So, the other day a Toledo Blade reader named Joe Strieter wrote the newspaper’s managing editor to express concern about UMC coverage. The reader send GetReligion a copy of this very detailed letter and here is a sample:

Although the writer … did not specifically express her personal opinion, it's hard to avoid the impression that her sympathies lie with the "losing side."  …

Three people are pictured — all of them opposed to the action taken at the conference. No one is pictured who voted for or defended the resolution. …

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When covering the United Methodist split, remember that there's two sides -- not one

When covering the United Methodist split, remember that there's two sides -- not one

I’ve been only peripherally observing the United Methodist meltdown of this past week where, unlike any other U.S. denomination that’s debated doctrinal issues related to homosexuality over the past two decades, the conservatives won this round. The key: Church growth in the Global South and declining numbers of key parts of the United States.

So what’s the story? The impact on the winners after this historic St. Louis conference, the views of the losers or both? Under normal circumstances, journalists would say “both.”

Since St. Louis, a flood of articles have, voilà, been published bemoaning the crucial votes and concentrating on the angry, grieving liberals who must decide whether to stick with the denomination or leave to form their own. And it is a tough decision to make.

I know, because I covered a lot of conservative Episcopalians –- and some Lutherans -– who had to exit their denominations, starting with my column about the tornado that hit the Minneapolis Convention Center on the day in August 2009 of a crucial vote by members of Evangelical Lutheran Church of America and how some folks wondered if God was sending a message.

But where were these same articles oozing sympathy when theological conservatives were forced to leave? For instance, look at a recent piece in the New York Times:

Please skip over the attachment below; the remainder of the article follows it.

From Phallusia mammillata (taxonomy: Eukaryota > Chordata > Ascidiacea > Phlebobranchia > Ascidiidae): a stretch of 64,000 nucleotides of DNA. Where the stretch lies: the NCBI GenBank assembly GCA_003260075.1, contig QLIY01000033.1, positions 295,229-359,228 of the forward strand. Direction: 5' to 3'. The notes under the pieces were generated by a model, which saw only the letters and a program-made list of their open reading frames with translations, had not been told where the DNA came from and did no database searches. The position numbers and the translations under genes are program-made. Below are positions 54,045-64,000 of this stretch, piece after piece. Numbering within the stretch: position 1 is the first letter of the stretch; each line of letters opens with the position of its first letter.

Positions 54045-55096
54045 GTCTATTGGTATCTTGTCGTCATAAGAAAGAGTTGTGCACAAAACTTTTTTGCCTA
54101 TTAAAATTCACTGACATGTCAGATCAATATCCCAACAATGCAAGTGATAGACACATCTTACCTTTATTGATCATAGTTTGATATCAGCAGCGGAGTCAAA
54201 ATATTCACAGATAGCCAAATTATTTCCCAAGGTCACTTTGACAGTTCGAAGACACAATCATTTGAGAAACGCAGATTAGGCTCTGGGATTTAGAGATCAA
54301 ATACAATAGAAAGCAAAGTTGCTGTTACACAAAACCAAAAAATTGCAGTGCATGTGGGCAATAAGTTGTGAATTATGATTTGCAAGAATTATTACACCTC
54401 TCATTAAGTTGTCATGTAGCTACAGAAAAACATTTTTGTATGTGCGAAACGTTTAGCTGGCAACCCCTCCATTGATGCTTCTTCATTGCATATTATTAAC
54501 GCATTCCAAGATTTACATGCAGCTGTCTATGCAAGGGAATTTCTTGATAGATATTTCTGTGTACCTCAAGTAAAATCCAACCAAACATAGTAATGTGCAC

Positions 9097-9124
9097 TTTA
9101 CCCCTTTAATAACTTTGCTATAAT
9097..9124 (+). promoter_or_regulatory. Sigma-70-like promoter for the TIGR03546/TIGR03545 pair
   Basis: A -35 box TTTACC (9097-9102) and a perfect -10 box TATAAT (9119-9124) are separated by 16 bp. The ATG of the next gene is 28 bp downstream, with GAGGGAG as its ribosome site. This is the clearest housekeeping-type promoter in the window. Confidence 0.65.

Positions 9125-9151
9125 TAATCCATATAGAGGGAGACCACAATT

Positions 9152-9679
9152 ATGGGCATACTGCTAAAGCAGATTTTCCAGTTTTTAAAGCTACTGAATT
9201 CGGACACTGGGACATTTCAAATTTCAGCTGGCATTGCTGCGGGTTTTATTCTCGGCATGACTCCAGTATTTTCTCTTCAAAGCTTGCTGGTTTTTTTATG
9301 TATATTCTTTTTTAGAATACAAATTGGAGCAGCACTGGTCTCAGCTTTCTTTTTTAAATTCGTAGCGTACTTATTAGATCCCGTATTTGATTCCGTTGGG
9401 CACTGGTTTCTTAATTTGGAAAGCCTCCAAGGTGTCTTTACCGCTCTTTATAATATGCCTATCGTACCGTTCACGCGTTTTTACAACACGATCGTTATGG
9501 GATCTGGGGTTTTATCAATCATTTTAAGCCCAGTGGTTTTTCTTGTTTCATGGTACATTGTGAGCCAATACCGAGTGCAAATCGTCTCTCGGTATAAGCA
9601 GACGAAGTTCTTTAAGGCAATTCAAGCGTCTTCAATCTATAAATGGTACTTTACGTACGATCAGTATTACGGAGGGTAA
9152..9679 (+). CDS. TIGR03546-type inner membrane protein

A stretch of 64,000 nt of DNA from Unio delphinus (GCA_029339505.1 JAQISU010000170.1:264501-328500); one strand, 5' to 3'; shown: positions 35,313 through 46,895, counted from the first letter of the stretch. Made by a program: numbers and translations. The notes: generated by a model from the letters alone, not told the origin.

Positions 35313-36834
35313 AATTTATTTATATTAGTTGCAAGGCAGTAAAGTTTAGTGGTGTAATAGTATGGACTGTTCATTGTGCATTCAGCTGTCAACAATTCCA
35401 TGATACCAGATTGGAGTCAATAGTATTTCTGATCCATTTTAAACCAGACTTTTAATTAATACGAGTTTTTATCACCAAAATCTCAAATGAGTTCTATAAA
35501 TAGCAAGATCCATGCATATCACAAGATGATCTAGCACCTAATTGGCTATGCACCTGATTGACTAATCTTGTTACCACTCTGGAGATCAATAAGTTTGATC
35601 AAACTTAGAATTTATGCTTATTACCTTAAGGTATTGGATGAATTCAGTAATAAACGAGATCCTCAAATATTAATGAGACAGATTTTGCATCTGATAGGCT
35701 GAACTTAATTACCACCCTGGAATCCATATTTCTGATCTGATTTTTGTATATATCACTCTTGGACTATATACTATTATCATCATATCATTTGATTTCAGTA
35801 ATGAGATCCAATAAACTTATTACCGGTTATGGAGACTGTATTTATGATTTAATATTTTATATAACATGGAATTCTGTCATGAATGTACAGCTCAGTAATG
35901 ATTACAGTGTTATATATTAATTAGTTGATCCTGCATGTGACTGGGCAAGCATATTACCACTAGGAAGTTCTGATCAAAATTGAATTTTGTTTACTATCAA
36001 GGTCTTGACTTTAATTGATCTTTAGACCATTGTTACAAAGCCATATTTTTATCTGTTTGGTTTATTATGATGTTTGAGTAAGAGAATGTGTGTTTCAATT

WASHINGTON — Chet Jechura was 12 years old when he first felt called to preach, but for years he put off ordination. He knew himself, and he knew the official rules of the United Methodist Church: Homosexuality was “incompatible with Christian teaching.” And so he left the denomination.

Then four years ago, he discovered Foundry United Methodist, a church that has carved a different path. He could sing the hymns of his childhood, be fully supported as a gay man, and finally become a candidate for ordination.

This week, a decision at a global conference for Methodists threatened to upend a lifetime of dreams, with the church voting to strengthen its ban on same-sex marriage and gay and lesbian clergy.

At an impromptu prayer service on Wednesday, as Mr. Jechura helped serve communion, he broke out in sobs, his body convulsing, barely able to stand. The emptiness grew louder with every wail. Friends held him up, wrapping him in their arms…

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Think it through: Did you hear that there are more Wiccan folks in America than Presbyterians?

Think it through: Did you hear that there are more Wiccan folks in America than Presbyterians?

So, did you hear that there are now more Wiccan believers in America than there are Presbyterians?

If you’ve been on social media lately, there is a good chance that you have heard this spin on some Wicca numbers from — Who else? — the Pew Research Center.

If you are looking for a blunt, crystalized statement of an alleged story in American culture, it never hurts to turn to The New York Post. Here is the top of a recent story that ran with this trendy headline: “Witch population doubles as millennials cast off Christianity.”

If you were interested in witchcraft in 1692, you probably would have been jailed or burned at the stake. If you’re interested in witchcraft in 2018, you are probably an Instagram influencer.

From crystal subscription boxes to astrologist-created lip balm, the metaphysical has gone mainstream. Millennials today know more about chakras than your kooky New Age aunt. That’s why it’s no surprise that the generation that is blamed for killing everything is actually bringing popularity to centuries-old practices.